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Category: carbon neutral

09/04/07 07:50 - ID#40936

My new blue recycle bin!

I finally went to the city hall today and got my recycle bin!


O my blue recycle bin
To you my hopes I pin
Over the seas of unrecycled waste
Ferry my plastic and paper with renewed haste!

On a related note, denizens of Elmwood & Around, can you point me to cardboard/plastic/paper recycle drop-off boxes that you may have spotted in and around the Elmwood/Downtown area? I have a ton of cardboard, and milk cardboard cartons that I need to drop-off before I find the right neighbour, whose recycle-box-family I can put my new recycle bin next to.

I know of a couple, but they are a bit of a hike away:
1. On Virginia, on the way to Betty's, across from the fire-station
- Cardboard/Paper drop-off box.

2. On Lafayette Ave, just before the Lafayette-Grant crossing.
- Newspaper drop-off box

Thanks so much for your input!
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Category: carbon neutral

08/28/07 01:32 - ID#40782

I am a carbon godzilla!

I had an absolutely hideous nighmare some days back where I was the garbage bin and people were throwing their disposable cups/plates/boxes/tissues at me. I have had this nightmare recur several times since then and I have thus decided that it's time I did something about it. This is a self-reminding list of what I can do to decrease my leviathan, bloated Carbon Footprint . Some of it may sound like extreme measures, but who said bringing about a change was easy or comfortable?


1. Stop taking plastic bags from any grocery store - yeah, including those small baggies I grab off rolls for my veggies/fruits. Alternative: Always carry a backpack. Use a thin-cloth bag for individual veggies.

2. Buy local produce as far as possible. They are way cheaper anyway.

3. INSIST on paper/cardboard take-home containers for take-home food at restaurants and *DEFINITELY* not take-home stuff in those evil styrofoam boxes. Keep a store of brown paper bags/one lunch-box in my bag/backpack if the restaurant does not have any other option.

At home:

1. Recycle and re-use all my existing plastic bags/boxes.

2. Replace all my incandescent bulbs with energy-saving compact fluorescent ones (I did this yesterday.)

At work:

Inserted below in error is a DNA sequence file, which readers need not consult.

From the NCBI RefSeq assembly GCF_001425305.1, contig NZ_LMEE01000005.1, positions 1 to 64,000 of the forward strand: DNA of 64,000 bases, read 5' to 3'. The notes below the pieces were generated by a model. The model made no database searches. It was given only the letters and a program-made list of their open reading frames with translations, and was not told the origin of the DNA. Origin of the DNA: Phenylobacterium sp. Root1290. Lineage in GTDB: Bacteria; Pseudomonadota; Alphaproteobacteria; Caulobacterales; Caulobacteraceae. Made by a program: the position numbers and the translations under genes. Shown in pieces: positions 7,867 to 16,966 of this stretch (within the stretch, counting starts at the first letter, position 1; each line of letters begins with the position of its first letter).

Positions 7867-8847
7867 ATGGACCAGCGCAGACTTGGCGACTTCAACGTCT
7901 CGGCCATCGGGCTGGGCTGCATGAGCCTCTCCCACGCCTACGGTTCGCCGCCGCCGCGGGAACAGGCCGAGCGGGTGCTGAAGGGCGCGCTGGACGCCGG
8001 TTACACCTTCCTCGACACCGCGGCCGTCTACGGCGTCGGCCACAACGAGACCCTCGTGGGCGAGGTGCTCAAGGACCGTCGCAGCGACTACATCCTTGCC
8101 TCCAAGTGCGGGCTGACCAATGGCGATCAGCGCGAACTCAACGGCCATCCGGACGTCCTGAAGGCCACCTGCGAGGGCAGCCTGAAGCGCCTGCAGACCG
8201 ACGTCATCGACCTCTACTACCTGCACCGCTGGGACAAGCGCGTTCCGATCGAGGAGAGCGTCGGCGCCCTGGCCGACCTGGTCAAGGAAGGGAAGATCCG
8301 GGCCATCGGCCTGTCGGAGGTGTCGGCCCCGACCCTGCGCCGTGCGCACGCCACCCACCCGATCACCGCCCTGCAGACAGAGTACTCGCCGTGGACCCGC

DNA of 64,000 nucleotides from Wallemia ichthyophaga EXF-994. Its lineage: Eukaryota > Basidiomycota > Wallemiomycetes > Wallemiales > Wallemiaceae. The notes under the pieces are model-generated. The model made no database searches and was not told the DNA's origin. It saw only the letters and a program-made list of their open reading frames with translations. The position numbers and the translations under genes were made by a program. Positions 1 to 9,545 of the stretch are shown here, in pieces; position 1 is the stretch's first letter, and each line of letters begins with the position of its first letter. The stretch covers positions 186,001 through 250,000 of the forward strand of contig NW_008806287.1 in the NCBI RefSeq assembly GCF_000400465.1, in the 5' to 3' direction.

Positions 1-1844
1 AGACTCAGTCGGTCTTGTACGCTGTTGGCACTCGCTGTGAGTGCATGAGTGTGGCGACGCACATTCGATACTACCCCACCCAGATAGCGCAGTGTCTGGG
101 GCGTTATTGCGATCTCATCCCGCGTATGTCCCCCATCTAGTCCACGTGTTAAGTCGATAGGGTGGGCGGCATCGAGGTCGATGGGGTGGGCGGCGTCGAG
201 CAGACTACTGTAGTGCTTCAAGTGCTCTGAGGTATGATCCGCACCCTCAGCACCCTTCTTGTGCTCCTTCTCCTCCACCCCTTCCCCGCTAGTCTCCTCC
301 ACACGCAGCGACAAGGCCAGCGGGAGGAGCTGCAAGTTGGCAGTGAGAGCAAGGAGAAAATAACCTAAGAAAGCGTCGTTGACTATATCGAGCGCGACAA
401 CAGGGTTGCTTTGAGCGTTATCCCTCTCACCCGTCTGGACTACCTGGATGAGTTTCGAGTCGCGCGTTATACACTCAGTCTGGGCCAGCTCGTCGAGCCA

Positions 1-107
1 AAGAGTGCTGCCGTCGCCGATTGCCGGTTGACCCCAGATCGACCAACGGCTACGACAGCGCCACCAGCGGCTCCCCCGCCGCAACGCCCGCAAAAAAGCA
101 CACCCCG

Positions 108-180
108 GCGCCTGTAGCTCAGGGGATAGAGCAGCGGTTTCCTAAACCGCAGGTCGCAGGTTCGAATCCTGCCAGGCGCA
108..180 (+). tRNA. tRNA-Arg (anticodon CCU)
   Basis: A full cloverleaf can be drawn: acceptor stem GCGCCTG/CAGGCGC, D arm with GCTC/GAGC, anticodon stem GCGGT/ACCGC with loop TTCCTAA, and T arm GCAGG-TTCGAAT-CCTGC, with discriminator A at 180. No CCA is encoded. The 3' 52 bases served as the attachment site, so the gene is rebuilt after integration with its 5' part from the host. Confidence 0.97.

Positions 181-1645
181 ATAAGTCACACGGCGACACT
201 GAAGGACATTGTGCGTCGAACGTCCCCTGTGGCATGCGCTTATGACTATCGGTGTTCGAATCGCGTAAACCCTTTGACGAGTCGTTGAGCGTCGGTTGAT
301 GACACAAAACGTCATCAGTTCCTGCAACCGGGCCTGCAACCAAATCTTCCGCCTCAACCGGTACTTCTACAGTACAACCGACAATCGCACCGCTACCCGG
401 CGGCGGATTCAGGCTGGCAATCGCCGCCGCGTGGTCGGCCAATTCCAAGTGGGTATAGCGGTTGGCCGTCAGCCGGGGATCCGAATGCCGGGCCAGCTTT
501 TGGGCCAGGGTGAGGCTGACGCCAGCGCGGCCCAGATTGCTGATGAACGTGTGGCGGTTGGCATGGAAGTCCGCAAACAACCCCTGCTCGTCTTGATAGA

1. Stop printing out stuff that I am not likely to read anyway or can read on-screen.

2. Stop using that hideous printer which doesn't have a duplex printing option. Instead, print on the huge printer upstairs which can print double-sided and take the effort to trek upstairs everytime I print out something.

3. Turn off my monitor before leaving work.

4. Bring my drinking cup to work and avoid all plastic/styrofoam packaging/cups.

5. Take a ceramic plate to the cafeteria (whenever I am eating there) and request that they put the sandwich/buttered toast on that plate. Avoid using any of those plastic boxes/styrofoam cups that will end up in a landfill.

6. Not grab a handful of paper tissues and end up wasting most of it. Instead, take my own cloth handkerchief/towel.

7. NEVER EVER use those plastic fork/spoon/knives - have a set of my own in my drawer at work.

8. Avoid eating anything from the vending machines - they wreck havoc on your body anyway *plus* they generate a lot of totally avoidable garbage.

9. Bring lunch from home and not buy packaged food, as many days as possible. Make that little effort to get up 5 minutes early to fix lunch in the morning - be it a salad or a sandwich.

10. Turn off the lights when they are not needed.

I think the list is endless - so I will keep adding to this list and make those changes in my carbon-smashing-foot-aggressive life slowly and steadily... even if it means sacrificing some pleasures. Because I hate nightmares - I have seen that they have a way of turning real at some point in time.